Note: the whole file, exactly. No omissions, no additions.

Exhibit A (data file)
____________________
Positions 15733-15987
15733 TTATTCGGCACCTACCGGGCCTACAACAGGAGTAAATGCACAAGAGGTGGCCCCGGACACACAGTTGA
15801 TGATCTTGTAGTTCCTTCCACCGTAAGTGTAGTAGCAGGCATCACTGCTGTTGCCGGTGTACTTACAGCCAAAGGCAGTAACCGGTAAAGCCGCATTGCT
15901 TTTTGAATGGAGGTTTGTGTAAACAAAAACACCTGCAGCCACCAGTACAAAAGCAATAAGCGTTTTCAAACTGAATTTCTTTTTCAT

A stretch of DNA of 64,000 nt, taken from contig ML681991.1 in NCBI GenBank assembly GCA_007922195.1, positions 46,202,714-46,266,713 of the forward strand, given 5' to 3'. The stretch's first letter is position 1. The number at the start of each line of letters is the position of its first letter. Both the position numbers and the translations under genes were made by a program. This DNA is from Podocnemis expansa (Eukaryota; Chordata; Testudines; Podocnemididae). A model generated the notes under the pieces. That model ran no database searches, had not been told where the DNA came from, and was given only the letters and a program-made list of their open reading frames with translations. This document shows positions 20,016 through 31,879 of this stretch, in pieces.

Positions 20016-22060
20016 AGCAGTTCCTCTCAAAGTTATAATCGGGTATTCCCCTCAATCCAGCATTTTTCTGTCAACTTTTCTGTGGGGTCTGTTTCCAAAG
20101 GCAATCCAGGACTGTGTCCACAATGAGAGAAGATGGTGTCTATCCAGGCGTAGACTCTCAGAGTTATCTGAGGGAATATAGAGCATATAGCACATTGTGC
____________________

Positions 15733-15987
15733 TTATTCGGCACCTACCGGGCCTACAACAGGAGTAAATGCACAAGAGGTGGCCCCGGACACACAGTTGA
15801 TGATCTTGTAGTTCCTTCCACCGTAAGTGTAGTAGCAGGCATCACTGCTGTTGCCGGTGTACTTACAGCCAAAGGCAGTAACCGGTAAAGCCGCATTGCT
15901 TTTTGAATGGAGGTTTGTGTAAACAAAAACACCTGCAGCCACCAGTACAAAAGCAATAAGCGTTTTCAAACTGAATTTCTTTTTCAT

A stretch of DNA of 64,000 nt, taken from contig ML681991.1 in NCBI GenBank assembly GCA_007922195.1, positions 46,202,714-46,266,713 of the forward strand, given 5' to 3'. The stretch's first letter is position 1. The number at the start of each line of letters is the position of its first letter. Both the position numbers and the translations under genes were made by a program. This DNA is from Podocnemis expansa (Eukaryota; Chordata; Testudines; Podocnemididae). A model generated the notes under the pieces. That model ran no database searches, had not been told where the DNA came from, and was given only the letters and a program-made list of their open reading frames with translations. This document shows positions 20,016 through 31,879 of this stretch, in pieces.

Positions 20016-22060
20016 AGCAGTTCCTCTCAAAGTTATAATCGGGTATTCCCCTCAATCCAGCATTTTTCTGTCAACTTTTCTGTGGGGTCTGTTTCCAAAG
20101 GCAATCCAGGACTGTGTCCACAATGAGAGAAGATGGTGTCTATCCAGGCGTAGACTCTCAGAGTTATCTGAGGGAATATAGAGCATATAGCACATTGTGC